Palliative Care

Palliative care is the active total care of patients whose disease is not responsive to curative treatment.  The goal of palliative care is the achievement of the best possible quality of life for patients and their families. (World Health Organisation)1

Palliative care has a dual goal in patients with dementia:

  1. To focus on relieving the symptoms experienced by the person with terminal dementia, allowing them to die in comfort and with dignity; while also
  2. Providing emotional and practical support to family and carers before, during and after the death of the person with dementia. 

Important to both of these goals is to respect the spiritual and cultural needs of the patient and their family and carers. 1

Planning palliative care

To achieve high quality palliative care for people with terminal dementia it is important that health care professionals work together with the patient and family to explore issues related to treatment and management.  Of particular importance is the care environment, as people with severe dementia often have disorientation and confusion and remaining in a familiar environment can reduce this. 2 Another important consideration is advanced planning of both medical and financial issues, which is further explained in the Advanced Care Planning section.

Management of symptoms

Several areas of symptom management during palliative care have been identified by Alzheimer’s Australia as being particularly important. 1

  • Pain is reviewed in the section entitled Pain Management.
  • Nutrition: There are many issues that can arise in late stage dementia which may affect the person’s ability to be properly nourished and hydrated.  In many cases the reduced desire to eat and difficulty eating and swallowing, are simply indicators that the person is nearing death; however other non-dementia causes of eating difficulties should also be ruled out. 1 If feeding causes choking, then it is better to use a soft or pureed diet and provide several small meals per day.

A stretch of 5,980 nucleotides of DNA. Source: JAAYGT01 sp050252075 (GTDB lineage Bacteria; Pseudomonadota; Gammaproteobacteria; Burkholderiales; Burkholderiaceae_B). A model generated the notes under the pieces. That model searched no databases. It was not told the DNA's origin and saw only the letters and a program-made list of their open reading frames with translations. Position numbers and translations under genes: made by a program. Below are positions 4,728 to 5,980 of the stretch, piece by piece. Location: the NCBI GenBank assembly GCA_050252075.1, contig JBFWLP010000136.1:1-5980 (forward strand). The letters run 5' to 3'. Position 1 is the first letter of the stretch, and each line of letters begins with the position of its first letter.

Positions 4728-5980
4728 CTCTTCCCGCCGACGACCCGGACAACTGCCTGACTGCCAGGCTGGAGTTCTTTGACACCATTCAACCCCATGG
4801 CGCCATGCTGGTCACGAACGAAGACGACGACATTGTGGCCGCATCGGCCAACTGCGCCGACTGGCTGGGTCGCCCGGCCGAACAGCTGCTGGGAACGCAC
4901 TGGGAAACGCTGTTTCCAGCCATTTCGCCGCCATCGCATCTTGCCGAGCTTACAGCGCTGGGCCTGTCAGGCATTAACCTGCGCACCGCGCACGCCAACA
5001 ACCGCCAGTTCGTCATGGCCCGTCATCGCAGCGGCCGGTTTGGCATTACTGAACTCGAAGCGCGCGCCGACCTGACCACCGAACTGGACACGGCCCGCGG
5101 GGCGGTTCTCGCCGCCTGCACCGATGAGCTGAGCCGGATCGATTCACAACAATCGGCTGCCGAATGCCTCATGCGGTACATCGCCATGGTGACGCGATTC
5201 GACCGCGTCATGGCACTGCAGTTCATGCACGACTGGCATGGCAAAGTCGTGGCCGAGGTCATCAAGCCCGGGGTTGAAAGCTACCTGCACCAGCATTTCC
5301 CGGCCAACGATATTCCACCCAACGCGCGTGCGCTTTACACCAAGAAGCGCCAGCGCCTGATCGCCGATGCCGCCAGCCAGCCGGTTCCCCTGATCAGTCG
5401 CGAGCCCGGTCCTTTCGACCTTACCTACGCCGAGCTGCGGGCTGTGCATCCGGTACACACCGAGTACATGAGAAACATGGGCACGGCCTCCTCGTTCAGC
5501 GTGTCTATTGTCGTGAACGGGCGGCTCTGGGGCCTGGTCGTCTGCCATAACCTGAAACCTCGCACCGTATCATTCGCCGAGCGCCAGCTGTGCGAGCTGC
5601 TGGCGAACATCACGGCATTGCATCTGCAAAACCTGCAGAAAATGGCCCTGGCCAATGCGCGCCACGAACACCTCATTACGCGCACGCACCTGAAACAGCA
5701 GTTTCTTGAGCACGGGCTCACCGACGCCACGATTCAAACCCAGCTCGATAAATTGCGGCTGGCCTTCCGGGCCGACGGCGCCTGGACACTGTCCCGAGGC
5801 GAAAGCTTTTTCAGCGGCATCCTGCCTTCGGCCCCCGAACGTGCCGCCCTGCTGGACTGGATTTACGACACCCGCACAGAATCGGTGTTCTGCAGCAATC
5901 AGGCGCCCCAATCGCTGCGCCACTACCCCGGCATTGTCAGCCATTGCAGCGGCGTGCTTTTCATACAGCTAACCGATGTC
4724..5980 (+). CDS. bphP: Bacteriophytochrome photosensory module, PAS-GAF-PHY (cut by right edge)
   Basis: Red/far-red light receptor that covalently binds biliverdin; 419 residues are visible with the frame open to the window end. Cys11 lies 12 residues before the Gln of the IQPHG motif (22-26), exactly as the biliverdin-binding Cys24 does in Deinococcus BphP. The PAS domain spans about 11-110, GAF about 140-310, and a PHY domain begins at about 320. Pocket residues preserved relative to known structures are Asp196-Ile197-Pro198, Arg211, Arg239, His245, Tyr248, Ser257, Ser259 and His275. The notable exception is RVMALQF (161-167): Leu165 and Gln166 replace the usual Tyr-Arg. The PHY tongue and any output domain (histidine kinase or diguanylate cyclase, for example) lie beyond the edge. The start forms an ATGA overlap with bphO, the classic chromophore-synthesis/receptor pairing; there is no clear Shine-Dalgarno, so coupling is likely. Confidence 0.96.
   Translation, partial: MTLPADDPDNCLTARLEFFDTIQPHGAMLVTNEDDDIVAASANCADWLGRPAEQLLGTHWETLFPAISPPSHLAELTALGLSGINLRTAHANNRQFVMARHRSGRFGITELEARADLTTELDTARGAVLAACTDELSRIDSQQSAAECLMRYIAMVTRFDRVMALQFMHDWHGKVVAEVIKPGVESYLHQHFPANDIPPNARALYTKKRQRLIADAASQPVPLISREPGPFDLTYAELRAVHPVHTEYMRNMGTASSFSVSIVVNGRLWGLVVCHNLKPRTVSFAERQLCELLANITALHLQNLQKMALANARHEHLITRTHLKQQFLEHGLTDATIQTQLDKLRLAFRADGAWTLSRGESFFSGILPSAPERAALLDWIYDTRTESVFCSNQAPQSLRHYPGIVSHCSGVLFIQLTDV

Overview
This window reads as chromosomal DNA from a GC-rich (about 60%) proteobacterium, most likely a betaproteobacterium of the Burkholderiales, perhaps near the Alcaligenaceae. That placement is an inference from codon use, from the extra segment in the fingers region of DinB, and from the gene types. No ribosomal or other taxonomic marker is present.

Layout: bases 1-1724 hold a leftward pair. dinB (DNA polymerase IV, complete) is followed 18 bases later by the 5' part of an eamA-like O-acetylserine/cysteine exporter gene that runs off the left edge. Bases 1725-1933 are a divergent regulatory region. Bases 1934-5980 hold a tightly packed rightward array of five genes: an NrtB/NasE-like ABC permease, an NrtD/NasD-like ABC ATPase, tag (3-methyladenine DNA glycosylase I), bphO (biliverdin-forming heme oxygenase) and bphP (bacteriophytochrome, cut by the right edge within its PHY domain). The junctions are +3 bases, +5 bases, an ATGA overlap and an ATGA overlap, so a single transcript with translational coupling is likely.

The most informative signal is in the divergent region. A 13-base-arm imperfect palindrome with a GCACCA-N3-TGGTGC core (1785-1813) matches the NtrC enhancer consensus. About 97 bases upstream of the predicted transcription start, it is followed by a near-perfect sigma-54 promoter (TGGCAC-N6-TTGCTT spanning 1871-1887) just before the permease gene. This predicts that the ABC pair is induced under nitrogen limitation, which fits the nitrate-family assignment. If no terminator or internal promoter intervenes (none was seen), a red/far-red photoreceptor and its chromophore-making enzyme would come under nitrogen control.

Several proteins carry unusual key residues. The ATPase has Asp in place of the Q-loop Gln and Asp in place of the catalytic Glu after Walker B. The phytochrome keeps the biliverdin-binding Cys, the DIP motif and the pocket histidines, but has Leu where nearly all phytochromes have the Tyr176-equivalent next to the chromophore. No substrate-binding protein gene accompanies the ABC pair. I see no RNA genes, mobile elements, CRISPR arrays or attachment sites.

When regular feeding is difficult or impossible, family and carers may wish to use artificial nutrition and hydration or tube feeding. 1 However, there are many adverse effects related to tube feeding and research to date suggests that in most cases it is better not to use this method of feeding in people with terminal dementia. 3 In addition, early evidence actually shows that people with dementia do not survive longer if they are tube fed. 4 
  • Hydration: It is important to be aware that dehydration is the loss of body fluid and is different to thirst. There are several advantages to dehydration in the terminal stages of dementia.  Dehydration can lead to a reduction in the following complaints; coughing caused by pulmonary secretions, shortness of breath, congestion, nausea, vomiting, abdominal pain, and lower urinary output. 5 It can also lead to the production of natural analgesics. 5 These effects of dehydration may lead to a feeling of calm and comfort as death approaches. 1, 6, 7 Adverse effects of dehydration are easily treated, such as a dry mouth which is remedied by appropriate mouth care and sucking ice chips.  Also an electrolyte imbalance may occur, which could lead to muscle spasms and altered consciousness that can be treated palliatively with antispasmodics or sedation. 1 Any decision about rehydration should be made in conjunction with the family, after providing them with up to date information on the potential benefits and harm.